Cooper introduced us and we shook hands in the Indian manner, a light touch of the palms and fingers. That’s when I saw his eyes. They were sly and mischievous. I put aside my superficial judgment. There was something going on behind that shy smile.

We got in the car and drove back into the labyrinth. We pulled alongside a small house that was unlocked and seemingly deserted, following El Mago down an unlit hallway at the end of which was a shrine to Our Lady of Juquila. The Indians of Oaxaca have an intense reverence for her. El Mago and Cooper both paused at the shrine, said a prayer and crossed themselves. We entered a small, dark room to the left, where El Mago turned on a dim bulb dangling from the ceiling.

There was nothing in the room except a chair and a large plastic drum. El Mago drew off some tobala from the drum into a traditional drinking bowl. We passed the bowl, saying the traditional Zapotec drinking phrase, *stigibeu, *which means, "To your health, the health of your friends and the health of the planet.”

It was unlike any mezcal I’d ever had. There was the same sharp taste and smokiness as any joven. But there was something more, something mineral and earthy. Despite having just been made, it tasted mature, as if it had already aged and mellowed. I had a body high, like a very light psychedelic mushroom buzz. I felt lifted off the ground just a millimeter or two.

Ron was right. It was worth a dozen trips across these mountains to meet El Mago and taste his tobala. Mezcal will be found more and more in the States. But to taste a true treasure like this one will require a pilgrimage. But for whom? The masses will never find El Mago. Certainly not from me.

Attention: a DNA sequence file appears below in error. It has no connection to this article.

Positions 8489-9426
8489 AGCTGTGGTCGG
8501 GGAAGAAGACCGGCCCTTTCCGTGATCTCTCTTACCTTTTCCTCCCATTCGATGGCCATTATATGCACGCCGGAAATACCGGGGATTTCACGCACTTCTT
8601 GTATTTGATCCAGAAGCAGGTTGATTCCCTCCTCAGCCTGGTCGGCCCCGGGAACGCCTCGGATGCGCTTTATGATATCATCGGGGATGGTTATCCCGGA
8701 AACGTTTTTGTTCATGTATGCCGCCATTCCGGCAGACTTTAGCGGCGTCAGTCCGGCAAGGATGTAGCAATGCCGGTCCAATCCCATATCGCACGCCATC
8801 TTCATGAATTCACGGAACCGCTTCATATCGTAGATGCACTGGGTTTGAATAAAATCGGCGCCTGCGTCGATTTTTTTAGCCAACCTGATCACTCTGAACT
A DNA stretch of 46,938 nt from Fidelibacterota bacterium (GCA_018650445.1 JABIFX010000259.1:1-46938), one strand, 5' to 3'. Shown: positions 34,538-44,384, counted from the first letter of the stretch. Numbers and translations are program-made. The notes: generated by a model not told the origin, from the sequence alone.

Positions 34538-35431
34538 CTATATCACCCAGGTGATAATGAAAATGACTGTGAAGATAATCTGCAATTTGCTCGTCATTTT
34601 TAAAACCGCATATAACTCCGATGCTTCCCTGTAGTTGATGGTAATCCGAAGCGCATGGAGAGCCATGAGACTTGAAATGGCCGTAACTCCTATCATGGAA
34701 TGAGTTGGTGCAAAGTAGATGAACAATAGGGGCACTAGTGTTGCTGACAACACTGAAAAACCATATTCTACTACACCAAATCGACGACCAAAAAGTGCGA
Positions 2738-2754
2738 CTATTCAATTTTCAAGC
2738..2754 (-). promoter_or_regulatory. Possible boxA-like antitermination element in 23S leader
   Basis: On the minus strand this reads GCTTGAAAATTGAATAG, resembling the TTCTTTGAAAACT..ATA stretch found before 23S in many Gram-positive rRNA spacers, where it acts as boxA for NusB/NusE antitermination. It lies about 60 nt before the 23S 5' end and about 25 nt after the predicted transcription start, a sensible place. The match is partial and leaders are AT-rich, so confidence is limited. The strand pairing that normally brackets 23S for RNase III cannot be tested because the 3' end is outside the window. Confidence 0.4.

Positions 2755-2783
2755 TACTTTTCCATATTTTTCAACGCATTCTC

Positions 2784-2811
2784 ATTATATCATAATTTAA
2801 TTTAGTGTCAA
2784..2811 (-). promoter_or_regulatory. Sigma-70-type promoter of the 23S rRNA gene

MEZCAL OF OAXACAMade according to centuries-old traditions, these liquors are meant to drink straight: Del Maguey Minero single village mezcal ($70): From mountain agave grown at 5,500 feet in the village of Minero, this is an outstanding joven. Hints of smoke, citrus and earth. Mijes joven ($57): Heaps of smoke balanced with bitter orange and vanilla. You can smell a shot from across the room. Los Amantes joven ($50): Literally, “the lovers.” Hearty structure, delicate flavor, sweet finish. Scorpion 5-year old Anejo ($180): Yep, that’s a real scorpion in there. Like drinking gold velvet. Enjoy with a bold cigar. Los Nahuales reposado ($65): Imagine a mezcal mellowed like a young cognac. So delicious, you won’t want to swallow it. Illegal Mezcal anejo ($120): The name is a gimmick; the liquor is not. Surprisingly light-bodied for a spirit aged a year long. Tobacco and vanilla notes burst on the tongue, with a long, easy finish.

THE JUICELike tequila, Mezcal is distilled from the maguey (aka, agave) plant, which looks like the green top of a pineapple and grows up to tk feet high. The mezcalero (mezcal maker) takes the pina, the heart of the agave plant, and buries it underground clam-bake style with layers of hot embers for three days to a month, depending on his taste. (Tequila, in contrast, is made of steamed agave.) The roasted agave is crushed and left to ferment in large casks. Once the fermentation is complete, the mash is fed in small batches into a pot still. Often times, the liquor is distilled twice for purity. It’s bottled either clear and unaged (joven, or “young”), aged for two to nine months in charred oak barrels (reposado, or “rested”) or for more than 12 months (anejo, or “old”).